The Appellate Division, First Department, at 27 Madison Ave.
The Appellate Division, First Department, at 27 Madison Ave. (NYLJ/Rick Kopstein)

While the Appellate Division, First Department, has generally operated well over the years, certain adjustments may not only save time, money and effort, but also improve the quality and efficiency of our work.

1. Stagger Oral Argument: All attorneys are required to be present for the 2 p.m. calendar call, and must wait until their case is reached. This often causes lawyers to bill clients for waiting time. We should consider implementing staggered calendars which have been adopted in some trial courts.

2. Use Digital Briefs and Records: At the First Department, we require any party perfecting or answering an appeal to file one text-searchable PDF copy of the documents via email,1 although we have not yet fully implemented electronic filing.2 The court has the capability of downloading those digital documents onto our computers. Therefore, the current procedure, by which court officers bring members of the bench hard copies of the briefs and records as each appeal is argued, should become obsolete. The justices could access the documents with laptops at the bench, saving much time and energy expended by our court officers.

3. Bail Pending Appeal: It has been this court’s policy for many decades to permit the defense, on an application for bail pending appeal under CPL 530.45, to select the individual justice before whom the application is to be made. I think this policy should be changed. Unless there is good reason, a party to any litigation should not be able to personally select the judge who will decide a matter. The statute merely authorizes that bail may be granted by “a justice of the Appellate Division;” there is nothing in that phrase requiring us to allow the movant to designate which justice hears the application.

In other contexts in which “a justice” is authorized to act (e.g. CPLR 5704[a]), applications are directed to whichever justice is handling that day’s interim applications. While it is appropriate to permit applicants to direct their application to a particular justice when it relates to a prior decision by this court, such as motions for a certificate granting leave to appeal to the Court of Appeals (CPL 460.20), no such rationale applies to bail applications.

4. Permit Oral Arguments in More Matters: We should permit oral argument of matters in which no argument has been allowed up to now. For instance, our court rule requires that “non-enumerated” appeals, a category composed primarily of interlocutory appeals (see 22 NYCRR 600.4[b]), be submitted without argument (22 NYCRR 600.11[f][3]). While, occasionally, the attorneys seek and obtain leave to argue, and even more occasionally, the court initiates arrangements to have a non-enumerated appeal orally argued, there are non-enumerated matters where oral argument could make a difference. I suggest that the prohibition against oral argument contained in 22 NYCRR § 600.11(f)(3) be modified to add the language “unless the court so directs.”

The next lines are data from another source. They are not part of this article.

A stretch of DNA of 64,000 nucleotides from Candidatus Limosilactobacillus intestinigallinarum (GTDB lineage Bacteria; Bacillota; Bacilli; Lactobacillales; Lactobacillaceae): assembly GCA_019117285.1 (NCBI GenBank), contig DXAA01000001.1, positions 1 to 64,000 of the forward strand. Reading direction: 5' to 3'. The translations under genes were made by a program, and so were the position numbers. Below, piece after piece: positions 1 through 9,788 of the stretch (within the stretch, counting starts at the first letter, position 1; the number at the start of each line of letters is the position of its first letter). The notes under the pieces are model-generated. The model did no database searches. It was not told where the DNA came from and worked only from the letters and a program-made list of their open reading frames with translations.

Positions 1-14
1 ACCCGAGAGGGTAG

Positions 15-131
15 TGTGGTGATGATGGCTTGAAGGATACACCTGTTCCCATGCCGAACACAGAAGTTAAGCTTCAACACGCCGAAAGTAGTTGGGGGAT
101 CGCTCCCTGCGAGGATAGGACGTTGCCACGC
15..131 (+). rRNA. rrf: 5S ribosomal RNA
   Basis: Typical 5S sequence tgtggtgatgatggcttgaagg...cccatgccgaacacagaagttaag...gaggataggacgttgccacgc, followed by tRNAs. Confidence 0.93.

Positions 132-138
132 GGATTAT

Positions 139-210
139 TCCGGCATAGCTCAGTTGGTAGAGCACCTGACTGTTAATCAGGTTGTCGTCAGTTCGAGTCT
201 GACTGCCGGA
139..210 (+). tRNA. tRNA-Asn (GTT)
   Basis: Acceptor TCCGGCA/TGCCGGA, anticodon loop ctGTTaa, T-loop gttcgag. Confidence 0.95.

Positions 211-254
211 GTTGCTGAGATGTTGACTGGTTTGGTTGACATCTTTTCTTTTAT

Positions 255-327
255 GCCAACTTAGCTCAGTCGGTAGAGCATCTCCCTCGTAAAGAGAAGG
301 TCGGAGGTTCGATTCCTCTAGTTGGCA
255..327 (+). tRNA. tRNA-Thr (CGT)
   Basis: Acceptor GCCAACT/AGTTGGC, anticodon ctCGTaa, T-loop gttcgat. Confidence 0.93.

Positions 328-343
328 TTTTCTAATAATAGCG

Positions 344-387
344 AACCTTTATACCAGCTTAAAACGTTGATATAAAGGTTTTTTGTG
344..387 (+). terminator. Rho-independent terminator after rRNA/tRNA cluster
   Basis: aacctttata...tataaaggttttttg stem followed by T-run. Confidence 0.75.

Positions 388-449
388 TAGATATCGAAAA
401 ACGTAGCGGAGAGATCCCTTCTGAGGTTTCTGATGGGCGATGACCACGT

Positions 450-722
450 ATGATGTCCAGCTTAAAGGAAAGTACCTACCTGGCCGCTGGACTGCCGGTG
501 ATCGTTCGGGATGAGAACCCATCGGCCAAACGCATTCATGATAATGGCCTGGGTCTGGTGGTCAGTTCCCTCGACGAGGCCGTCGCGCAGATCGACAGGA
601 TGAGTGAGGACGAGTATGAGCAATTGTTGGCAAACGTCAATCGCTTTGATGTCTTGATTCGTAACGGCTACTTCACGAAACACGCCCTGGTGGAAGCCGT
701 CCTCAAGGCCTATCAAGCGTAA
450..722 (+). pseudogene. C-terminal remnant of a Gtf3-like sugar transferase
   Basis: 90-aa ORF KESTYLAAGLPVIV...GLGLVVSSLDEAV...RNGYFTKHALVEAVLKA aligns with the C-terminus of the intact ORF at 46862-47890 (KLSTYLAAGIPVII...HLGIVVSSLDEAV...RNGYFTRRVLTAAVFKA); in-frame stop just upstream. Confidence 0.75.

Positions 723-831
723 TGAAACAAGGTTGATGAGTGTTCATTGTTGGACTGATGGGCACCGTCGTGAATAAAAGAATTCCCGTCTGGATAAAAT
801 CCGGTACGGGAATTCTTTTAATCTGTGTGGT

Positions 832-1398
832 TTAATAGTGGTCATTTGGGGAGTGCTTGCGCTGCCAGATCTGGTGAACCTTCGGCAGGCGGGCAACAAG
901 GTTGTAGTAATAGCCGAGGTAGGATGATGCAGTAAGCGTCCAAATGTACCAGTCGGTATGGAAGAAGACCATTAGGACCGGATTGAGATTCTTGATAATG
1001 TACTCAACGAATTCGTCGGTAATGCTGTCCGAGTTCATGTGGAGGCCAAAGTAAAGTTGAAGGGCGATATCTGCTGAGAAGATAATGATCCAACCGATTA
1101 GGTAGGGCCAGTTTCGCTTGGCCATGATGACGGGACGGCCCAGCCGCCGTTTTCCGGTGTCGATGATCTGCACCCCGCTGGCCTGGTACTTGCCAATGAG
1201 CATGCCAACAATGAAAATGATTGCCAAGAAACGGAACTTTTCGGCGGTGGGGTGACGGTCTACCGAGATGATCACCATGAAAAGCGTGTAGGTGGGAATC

5. Adopt a Standard Protocol for Oral Argument Calendar: Attorneys request argument time when they file their briefs (see 22 NYCRR § 640.5(a),(b)). They are then required to file a joint time request with the court in which they are allowed to request a maximum of 15 minutes each (22 NYCRR § 600.11[f][1],[2]). At the start of each calendar call, the senior justice on that day’s panel will begin with the announcement that a total of five or six hours of argument time has been requested, and that when their case is called, counsel should reduce their time requests.

After that, no one can be sure how much time will be allotted to counsel since each Justice Presiding’s idiosyncratic ways of handling the calendar holds sway. Some justices give each attorney the specific amount requested; others rigidly inform counsel, no matter how complex the case is, that their time allotment is “5 and 2″ (for rebuttal), and this despite whatever the request is from counsel. Others will adhere to what looks like a rigid schedule, but allow argument to flow well beyond the red light.

I suggest we adopt a more consistent approach, by which attorneys are informed of their definite time parameters in advance of the day of argument. It also makes sense for members of the panel to be allowed some input into the time allotted to each appeal.

This procedure would not, of course, prevent the J.P. from exercising discretion during argument, whether by re-focusing argument when it stalls, or by allowing counsel some additional time when a justice’s extended questioning has forced counsel to use up all the argument time allotted.

6. Adopt a Standard Procedure for Disqualification: The rules of judicial disqualification3 are often invoked voluntarily by judges recusing themselves, but they may also serve as the basis for applications by parties asking for a judge’s recusal.